If you were in a room jam-packed with tech buyers, what’s the first thing you would do?
Like any marketer, you’d probably tap a few of those prospects on the shoulder, and ask what their biggest concerns are today.
In return, you’d likely receive a drawn-out sigh.
Leaders are navigating unknown territory in 2020. The market is turbulent (to put it mildly), workforces are increasingly distributed, and companies have to adapt quickly to respond to shifting needs and expectations.
Amidst this chaos, marketers are more important than ever. You have the power to tell stories that cut through the noise and capture a busy IT exec’s attention (and budget). But that means you need to know what’s keeping them up at night right now so you can position your offering as the solution.
In the short-term, it’s unlikely you’ll find yourself in that room with hundreds of tech buyers ready to talk about their current wish list. Unless that room is an online community with heavy tech buyer engagement.
Marketers are building successful go-to-market strategies by leveraging buyer community insights instead of traditional B2B market research. Here’s why.
1. Tech execs are going online to share insights with peers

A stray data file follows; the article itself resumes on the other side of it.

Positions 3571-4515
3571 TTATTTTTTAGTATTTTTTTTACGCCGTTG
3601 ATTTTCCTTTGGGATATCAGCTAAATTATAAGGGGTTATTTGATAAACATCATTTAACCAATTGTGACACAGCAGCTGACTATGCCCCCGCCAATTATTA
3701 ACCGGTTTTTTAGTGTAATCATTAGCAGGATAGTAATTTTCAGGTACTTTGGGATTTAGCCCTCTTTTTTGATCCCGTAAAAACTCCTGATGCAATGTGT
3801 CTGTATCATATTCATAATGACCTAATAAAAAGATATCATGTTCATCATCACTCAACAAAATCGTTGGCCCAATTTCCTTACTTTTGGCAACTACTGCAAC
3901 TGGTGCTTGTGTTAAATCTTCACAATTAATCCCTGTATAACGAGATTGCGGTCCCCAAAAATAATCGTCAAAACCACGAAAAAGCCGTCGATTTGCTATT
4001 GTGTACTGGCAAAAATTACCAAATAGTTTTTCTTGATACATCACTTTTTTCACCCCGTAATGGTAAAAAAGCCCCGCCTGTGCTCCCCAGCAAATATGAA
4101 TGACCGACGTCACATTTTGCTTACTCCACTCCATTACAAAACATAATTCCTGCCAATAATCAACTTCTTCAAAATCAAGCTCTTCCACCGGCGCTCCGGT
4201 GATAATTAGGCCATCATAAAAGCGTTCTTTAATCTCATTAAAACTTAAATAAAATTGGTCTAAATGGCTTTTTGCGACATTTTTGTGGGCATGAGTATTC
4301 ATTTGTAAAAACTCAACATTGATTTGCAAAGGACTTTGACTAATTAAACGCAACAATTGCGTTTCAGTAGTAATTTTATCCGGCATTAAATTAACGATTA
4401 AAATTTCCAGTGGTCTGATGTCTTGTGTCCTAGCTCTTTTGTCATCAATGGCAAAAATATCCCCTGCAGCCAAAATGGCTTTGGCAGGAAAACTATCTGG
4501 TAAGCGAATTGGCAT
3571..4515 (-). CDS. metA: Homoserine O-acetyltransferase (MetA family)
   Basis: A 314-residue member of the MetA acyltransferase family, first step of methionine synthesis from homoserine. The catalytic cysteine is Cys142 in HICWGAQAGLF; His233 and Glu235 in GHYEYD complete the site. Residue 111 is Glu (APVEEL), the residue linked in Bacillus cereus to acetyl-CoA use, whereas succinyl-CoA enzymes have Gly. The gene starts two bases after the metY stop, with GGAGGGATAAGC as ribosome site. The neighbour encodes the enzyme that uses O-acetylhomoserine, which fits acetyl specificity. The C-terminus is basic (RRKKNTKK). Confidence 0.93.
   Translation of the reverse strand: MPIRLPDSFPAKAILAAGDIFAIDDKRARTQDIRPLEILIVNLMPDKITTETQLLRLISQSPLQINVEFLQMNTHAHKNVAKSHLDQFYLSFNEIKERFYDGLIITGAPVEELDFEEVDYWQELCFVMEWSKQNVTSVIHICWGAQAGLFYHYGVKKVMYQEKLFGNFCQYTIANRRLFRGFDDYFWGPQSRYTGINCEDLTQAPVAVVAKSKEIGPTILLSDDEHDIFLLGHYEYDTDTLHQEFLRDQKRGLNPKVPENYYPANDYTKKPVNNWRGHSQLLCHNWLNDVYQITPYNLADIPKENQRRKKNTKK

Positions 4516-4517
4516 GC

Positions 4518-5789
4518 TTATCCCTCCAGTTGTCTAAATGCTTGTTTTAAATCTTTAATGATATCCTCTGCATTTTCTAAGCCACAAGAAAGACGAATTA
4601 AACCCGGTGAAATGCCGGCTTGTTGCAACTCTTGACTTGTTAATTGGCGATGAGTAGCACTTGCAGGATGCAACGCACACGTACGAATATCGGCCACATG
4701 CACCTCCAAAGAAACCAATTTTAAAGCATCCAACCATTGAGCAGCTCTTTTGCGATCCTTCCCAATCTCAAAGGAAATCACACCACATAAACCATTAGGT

Without the opportunity for face-to-face interaction, tech execs are turning to digital communities to interact with their peers. Since March, the 20,000-plus tech executives in the online Pulse community have been 80% more active.
Here are the topics that have been the most popular:
2. Peer recommendations are the number-one way tech leaders are buying right now
In a survey of 100 Chief Information Officers (CIOs) in May, 69% said they’re relying on peer recommendations to make purchasing decisions — the most popular response. Industry analysis and online IT communities rounded out the top three.
3. IT budgets are thawing slowly — so you need to know where they’re allocated
Many CIOs saw their budgets freeze during COVID-19, and less than a quarter (24%) think they’ll increase at all in 2020.
However, that doesn’t mean tech leaders have stopped spending. It simply means they’re focusing on their priorities. And with buyer community insights, you can identify what those priorities are. For example, in that same survey from May:
4. Market research doesn’t have to cost $50k and six months
Industry analysts might be one of the top ways tech leaders are making purchasing decisions, but subscribing to those services costs a lot. In 2017, it was reported a starting subscription for Gartner costs about $30,000.
Generating buyer insights in communities like Pulse is a fraction of the cost. Plus, you know you’re getting real insights from verified executives.
And with the market evolving so quickly, you don’t have six months to wait for the traditional research firms to release the “latest” news. Communities like Pulse generate survey results in as little as two weeks.
With the market shifting so rapidly, you need to get inside your buyer’s head to understand their current priorities. By crowdsourcing insights, you can adapt more quickly and tell relevant, timely stories.
After all, your buyers will have written your strategy.